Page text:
Can unpredictable risk exposure be priced?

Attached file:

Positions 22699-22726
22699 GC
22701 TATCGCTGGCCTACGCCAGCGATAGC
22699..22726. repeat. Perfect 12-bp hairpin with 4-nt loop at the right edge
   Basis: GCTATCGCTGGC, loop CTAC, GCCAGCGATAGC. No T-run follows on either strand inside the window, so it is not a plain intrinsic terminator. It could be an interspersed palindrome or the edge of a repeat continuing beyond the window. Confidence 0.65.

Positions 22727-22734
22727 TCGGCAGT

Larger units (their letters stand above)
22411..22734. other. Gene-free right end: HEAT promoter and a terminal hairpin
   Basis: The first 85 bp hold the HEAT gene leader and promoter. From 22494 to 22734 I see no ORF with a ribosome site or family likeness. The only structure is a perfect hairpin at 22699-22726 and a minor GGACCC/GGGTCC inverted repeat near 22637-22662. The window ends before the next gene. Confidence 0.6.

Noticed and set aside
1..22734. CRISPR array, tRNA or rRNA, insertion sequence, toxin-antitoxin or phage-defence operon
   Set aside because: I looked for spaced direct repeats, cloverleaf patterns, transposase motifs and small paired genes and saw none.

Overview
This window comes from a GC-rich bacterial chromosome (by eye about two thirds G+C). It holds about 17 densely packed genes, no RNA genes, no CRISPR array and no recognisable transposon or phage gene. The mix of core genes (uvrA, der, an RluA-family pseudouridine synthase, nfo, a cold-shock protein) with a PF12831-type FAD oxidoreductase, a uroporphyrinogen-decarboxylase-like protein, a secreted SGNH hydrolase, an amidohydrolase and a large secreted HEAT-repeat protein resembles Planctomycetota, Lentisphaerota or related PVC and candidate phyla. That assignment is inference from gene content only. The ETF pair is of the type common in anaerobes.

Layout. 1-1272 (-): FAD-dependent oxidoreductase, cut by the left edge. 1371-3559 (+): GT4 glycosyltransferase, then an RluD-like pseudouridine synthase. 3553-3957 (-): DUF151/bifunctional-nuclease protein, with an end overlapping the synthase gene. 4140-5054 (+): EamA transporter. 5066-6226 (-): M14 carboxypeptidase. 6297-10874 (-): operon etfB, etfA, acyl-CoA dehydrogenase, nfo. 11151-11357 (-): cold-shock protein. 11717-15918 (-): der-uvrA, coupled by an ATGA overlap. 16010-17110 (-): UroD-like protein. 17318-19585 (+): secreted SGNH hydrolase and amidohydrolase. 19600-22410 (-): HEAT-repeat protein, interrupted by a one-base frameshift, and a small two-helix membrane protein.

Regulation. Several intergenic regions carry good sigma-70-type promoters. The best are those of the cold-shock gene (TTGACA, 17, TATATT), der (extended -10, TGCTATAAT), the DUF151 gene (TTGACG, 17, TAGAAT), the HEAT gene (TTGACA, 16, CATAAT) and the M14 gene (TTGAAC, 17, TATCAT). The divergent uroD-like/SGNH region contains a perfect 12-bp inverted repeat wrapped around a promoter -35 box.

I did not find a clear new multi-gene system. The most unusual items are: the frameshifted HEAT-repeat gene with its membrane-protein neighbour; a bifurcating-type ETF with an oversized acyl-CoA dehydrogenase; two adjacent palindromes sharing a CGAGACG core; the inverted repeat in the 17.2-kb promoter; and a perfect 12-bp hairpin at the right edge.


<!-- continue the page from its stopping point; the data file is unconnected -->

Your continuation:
We study the link between beta predictability and the price of risk. An investor who desires exposure to a certain risk factor needs to predict what next period's beta will be. We use a simple model to show that an ambiguity averse agent's demand is lower when betas are hard to predict, leading to a reduction in risk premiums. We test the implications for downside betas and VIX betas. We find that they have economically and statistically small prices of risk once we account for the fact that an investor cannot observe ex-post realized betas when determining asset demand.